Hong Kong's metro operator had opened all stations in the morning for the first time in a week ahead of another round of anti-government protests.
Hundreds of mask-wearing pro-democracy protesters marched through Hong Kong's central business district at lunchtime on Friday, occupying a main thoroughfare and disrupting traffic as the city braced for another weekend of turmoil.
Chanting calls for their core demands and denouncing what they see as police brutality, the crowd peacefully occupied streets in the financial district, home to some of the world's most expensive real estate, before dispersing.
Hong Kong's metro operator had opened all stations in the morning for the first time in a week ahead of another round of anti-government protests, while the city's legislature began its first session since protesters stormed the building in July.
The protests have plunged the city into its worst crisis since it returned from British to Chinese rule in 1997, posing the biggest popular challenge to Chinese President Xi Jinping since he came to power in 2012.
What began as opposition to a now-withdrawn extradition bill has evolved into a pro-democracy movement fanned by fears that China is stifling Hong Kong's freedoms guaranteed under a "one country, two systems" formula introduced with the 1997 handover.
China denies the accusations and says foreign countries, including Britain and the United States, are fomenting unrest.
Metro operator MTR Corp, whose network carries about 5 million passengers a day, said all lines would shut at 10 p.m. on Friday, more than 2 hours earlier than usual so more repairs could be carried out after protesters torched or trashed stations across the city.
Many stores and businesses have had to shut early due to metro closures, putting another burden on the city's faltering economy as it faces its first recession in a decade.
Protesters have targeted the MTR because it has been blamed for closing stations at the government's behest to contain demonstrations.
The normally efficient system shut down completely last Friday following arson attacks and has operated only partially since then.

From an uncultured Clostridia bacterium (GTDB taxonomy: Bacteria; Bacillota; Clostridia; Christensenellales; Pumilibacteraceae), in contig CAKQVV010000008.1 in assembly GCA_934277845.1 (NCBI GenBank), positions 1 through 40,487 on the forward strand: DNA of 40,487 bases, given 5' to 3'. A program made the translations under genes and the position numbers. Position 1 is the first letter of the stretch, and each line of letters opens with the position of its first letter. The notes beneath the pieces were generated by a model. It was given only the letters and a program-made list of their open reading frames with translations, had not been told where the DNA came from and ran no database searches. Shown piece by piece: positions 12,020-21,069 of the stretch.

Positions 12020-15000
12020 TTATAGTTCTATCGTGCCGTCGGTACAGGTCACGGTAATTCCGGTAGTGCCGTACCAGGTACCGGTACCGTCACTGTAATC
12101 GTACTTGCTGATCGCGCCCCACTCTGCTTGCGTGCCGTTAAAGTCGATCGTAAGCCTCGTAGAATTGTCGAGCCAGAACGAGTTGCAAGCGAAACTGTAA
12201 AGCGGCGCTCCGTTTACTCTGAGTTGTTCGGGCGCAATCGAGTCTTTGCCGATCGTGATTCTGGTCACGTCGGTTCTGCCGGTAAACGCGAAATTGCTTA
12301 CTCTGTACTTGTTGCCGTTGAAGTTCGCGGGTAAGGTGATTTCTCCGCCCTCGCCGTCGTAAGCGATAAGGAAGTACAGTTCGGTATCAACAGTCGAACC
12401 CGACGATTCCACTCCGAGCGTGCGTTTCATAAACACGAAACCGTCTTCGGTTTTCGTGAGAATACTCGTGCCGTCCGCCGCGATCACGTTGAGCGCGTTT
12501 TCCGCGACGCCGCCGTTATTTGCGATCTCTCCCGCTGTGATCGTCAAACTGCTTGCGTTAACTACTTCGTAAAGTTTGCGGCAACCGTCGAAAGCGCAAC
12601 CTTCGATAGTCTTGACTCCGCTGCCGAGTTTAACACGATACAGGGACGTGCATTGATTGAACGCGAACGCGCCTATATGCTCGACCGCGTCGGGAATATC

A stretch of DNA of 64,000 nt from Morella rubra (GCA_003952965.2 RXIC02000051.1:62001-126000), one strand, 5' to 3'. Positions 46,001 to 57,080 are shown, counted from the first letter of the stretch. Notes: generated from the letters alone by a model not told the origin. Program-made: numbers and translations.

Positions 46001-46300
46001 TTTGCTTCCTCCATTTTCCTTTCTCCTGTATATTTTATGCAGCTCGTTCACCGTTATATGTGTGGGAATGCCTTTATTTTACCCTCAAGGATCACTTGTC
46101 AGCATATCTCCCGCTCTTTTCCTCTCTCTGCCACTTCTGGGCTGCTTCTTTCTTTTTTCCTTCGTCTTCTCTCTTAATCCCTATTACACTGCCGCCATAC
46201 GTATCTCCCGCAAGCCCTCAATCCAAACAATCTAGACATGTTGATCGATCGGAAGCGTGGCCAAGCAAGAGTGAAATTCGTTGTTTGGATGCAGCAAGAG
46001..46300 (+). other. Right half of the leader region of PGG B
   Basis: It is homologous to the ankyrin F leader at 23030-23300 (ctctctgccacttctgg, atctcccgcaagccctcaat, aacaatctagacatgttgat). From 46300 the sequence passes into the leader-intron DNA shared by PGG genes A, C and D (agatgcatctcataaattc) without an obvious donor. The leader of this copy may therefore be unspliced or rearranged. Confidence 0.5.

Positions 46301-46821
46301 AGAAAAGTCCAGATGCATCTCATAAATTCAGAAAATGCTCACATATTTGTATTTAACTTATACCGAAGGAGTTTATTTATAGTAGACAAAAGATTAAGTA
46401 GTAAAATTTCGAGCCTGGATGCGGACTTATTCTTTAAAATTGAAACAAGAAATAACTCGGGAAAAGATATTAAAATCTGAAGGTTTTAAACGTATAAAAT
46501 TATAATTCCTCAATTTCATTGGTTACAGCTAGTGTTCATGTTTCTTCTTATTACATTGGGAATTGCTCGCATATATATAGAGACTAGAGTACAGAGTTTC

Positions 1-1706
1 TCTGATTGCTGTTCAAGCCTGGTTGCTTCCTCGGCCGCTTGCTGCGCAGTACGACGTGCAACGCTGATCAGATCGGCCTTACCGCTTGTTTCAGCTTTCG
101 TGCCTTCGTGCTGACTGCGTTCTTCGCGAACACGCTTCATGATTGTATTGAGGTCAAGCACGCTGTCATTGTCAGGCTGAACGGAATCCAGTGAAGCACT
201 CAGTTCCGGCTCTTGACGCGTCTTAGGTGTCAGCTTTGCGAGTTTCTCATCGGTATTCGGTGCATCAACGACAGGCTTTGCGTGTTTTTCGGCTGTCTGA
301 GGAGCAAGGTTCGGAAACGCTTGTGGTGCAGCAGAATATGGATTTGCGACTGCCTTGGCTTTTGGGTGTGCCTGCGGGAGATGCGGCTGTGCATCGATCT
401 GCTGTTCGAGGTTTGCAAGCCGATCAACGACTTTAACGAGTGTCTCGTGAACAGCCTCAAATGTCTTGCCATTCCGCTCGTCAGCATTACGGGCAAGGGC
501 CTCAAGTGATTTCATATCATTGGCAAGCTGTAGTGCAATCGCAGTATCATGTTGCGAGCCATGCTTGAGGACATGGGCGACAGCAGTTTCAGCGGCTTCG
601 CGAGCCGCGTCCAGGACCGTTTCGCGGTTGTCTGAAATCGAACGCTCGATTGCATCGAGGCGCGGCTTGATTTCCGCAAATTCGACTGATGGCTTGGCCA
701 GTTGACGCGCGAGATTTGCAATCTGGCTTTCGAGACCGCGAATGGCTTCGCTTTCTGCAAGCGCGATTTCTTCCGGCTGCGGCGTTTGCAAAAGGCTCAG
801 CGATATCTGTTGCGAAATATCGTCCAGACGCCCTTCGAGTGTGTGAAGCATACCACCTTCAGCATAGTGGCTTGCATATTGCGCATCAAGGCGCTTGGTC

Lam introduced the emergency laws, including the ban on face masks last week in an effort to quell unrest. But the ban sparked some of the worst violence since protests started.
The government said it would not bring in any other emergency measures.
But several demonstrations are planned across the city on Friday and through the weekend, when more people have been coming out to vent their opposition over the weeks.
Several major conferences and other events have been called off because of the protests with the latest being an annual swimming race in the city's famed harbour.
Property developer New World Development Company Limited said it was cancelling the October 27 competition because of the "social situation".
The protest movement still appears to have a broad base of support despite the violence and vandalism carried out by small groups of front-line protesters.
Residents, particularly those in their 20s and 30s, are calling for the protection of civil liberties. Many young people are also angry about the city's hugely expensive property, widening inequality and poor job prospects.
More than 2,300 people have been arrested since the protests began to snowball in June, with many of them below the age of 16, authorities said.
Lam is due to deliver the city's annual policy address on October 16 which traditionally contains sweeteners and support for business and investment.
She has said that due to the unrest her address would not be as "elaborate" or "comprehensive" as normal.
Pro-democracy lawmakers on Friday reiterated calls for authorities to address the protesters' "five demands" which include universal suffrage and an independent inquiry into their complaints of excessive force by the police.
Bernard Chan, the convenor of Hong Kong's executive council - the lead advisory body to the chief executive - wrote in an opinion piece in the South China Morning Post on Friday that Lam's policy address would include responses to address the discontent.
Chan said the Independent Police Complaints Council should be allowed to do its own investigation into the controversy over areas such as police procedures and held out the option of an independent inquiry later.